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, Teaching methods

Teaching a professional training course

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You have secured your first contract and the training date is set. All that remains is to prepare your session. How to teach your first face-to-face professional training course when you are just starting out? If training is your secondary activity or represents a career change, the answer is not always easy.

Without presuming to contain all the tips and tricks of the profession, this article will give you a few ideas on how to structure and successfully teach your first course.

The necessary skills to teach a course

Teaching requires a certain number of skills and qualities:

  • technical skills: in-depth knowledge of the field, implying the continuous development of your expertise;
  • organizational skills: time management, structuring the training programme, defining the priorities;
  • teaching and educational skills: if you are an occasional trainer or have never received teacher training, courses exist to help you acquire these skills;
  • people skills:
    • having the desire and passion to transfer your knowledge;
    • creativity, in order to make your courses interesting: the ability to constantly come up with new ideas and propose original topics depending on the audience;
    • knowing how to listen and detect the needs of trainees before and during the course, and adapt your teaching accordingly;
    • knowing how to create an environment conducive to learning: a friendly atmosphere, active listening and the ability to diffuse potential conflicts;
    • ability to adapt: in order to understand and adapt to the culture of the target company or audience and remain calm in the event of unexpected situations.

Delivering the training course

Preparing the space

If you are delivering face-to-face training, arrive sufficiently in advance to set up your equipment, organize the training space and, above all, give yourself enough time to resolve any technical problems (computer or video projector that won’t switch on, missing equipment, etc.).

Opening and introduction

The first few minutes of the session give the trainer the opportunity to welcome the trainees and create a warm and friendly atmosphere.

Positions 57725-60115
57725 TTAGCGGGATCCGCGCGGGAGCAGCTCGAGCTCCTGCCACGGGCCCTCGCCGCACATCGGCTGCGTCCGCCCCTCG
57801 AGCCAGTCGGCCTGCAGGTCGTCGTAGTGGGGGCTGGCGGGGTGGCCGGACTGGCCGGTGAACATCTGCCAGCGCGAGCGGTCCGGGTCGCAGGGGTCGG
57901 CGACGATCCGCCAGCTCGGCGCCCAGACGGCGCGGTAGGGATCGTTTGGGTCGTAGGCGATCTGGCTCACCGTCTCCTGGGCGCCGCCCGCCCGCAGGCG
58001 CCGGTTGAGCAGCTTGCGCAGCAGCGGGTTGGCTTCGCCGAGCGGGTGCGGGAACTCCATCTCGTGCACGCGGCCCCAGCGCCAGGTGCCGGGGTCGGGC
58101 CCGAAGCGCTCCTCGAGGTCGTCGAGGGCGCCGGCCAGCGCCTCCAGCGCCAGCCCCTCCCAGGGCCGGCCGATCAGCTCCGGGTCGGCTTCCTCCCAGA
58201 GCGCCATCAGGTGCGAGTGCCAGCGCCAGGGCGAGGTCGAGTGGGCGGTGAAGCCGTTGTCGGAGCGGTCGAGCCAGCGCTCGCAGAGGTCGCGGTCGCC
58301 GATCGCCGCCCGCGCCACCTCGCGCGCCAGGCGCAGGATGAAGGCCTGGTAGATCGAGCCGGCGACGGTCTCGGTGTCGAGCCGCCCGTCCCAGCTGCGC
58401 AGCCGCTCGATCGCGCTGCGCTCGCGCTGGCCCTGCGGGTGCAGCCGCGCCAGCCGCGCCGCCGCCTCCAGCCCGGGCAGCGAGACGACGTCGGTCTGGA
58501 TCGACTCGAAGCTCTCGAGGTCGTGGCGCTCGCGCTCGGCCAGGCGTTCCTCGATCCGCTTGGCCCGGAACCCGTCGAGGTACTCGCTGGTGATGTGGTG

Start by presenting yourself: who you are, your background and expertise.

Don’t forget to provide practical information: times, length of breaks, lunch arrangements, location of the toilets and coffee machine, etc.

If the group is not too large, ask the trainees to present themselves in turn by introducing an “ice breaker”. For example, you can ask each person to answer 3 questions (write them on the board before starting): What is your name? What is your role in the company? If you were an animal/a flower/an object, what would you be? What film/book/series would you recommend?

Lastly, before getting started, present the training programme, pointing out the general goals and various topics that will be covered.

Topics covered by the course

Each topic should include several steps:

  1. Topic plan: present what the forthcoming topic will cover.
  2. Discovery of the subject: determine what the trainees already know about the subject. Example: ask open questions and the note the responses on the board.
  3. Presentation of the theory: on the board, PowerPoint or any other presentation tool.
  4. Exercise: practical application of the theory and ‘anchoring’ of knowledge. These activities will also enable you to transition to the next topic.

Of course, depending on the training content, you can alternate as many theory presentations and exercises as you wish. Take into account period during which trainees’ attention may be flagging and alternate short presentations (a maximum of around 20 minutes) with more up-beat exercises.

Conclusion and course assessment

The assessment and conclusion stage has several objectives:

  1. Review the day’s work based on the topic plan, checking that everything has been covered and reminding trainees of what they have learned.
  2. Consolidate trainees’ knowledge by reactivating the subjects addressed and the exercises carried out.
  3. Find out how the trainees aim to use what their new knowledge and skills: the idea is to encourage them to refer to their notes after the training to practice what they have learned. You can, for example, suggest that they set themselves some goals and draw up an action plan to achieve them. If the course takes place over several sessions sufficiently far apart, suggest they report on what action they have taken to apply what they have learned at the start of the next session.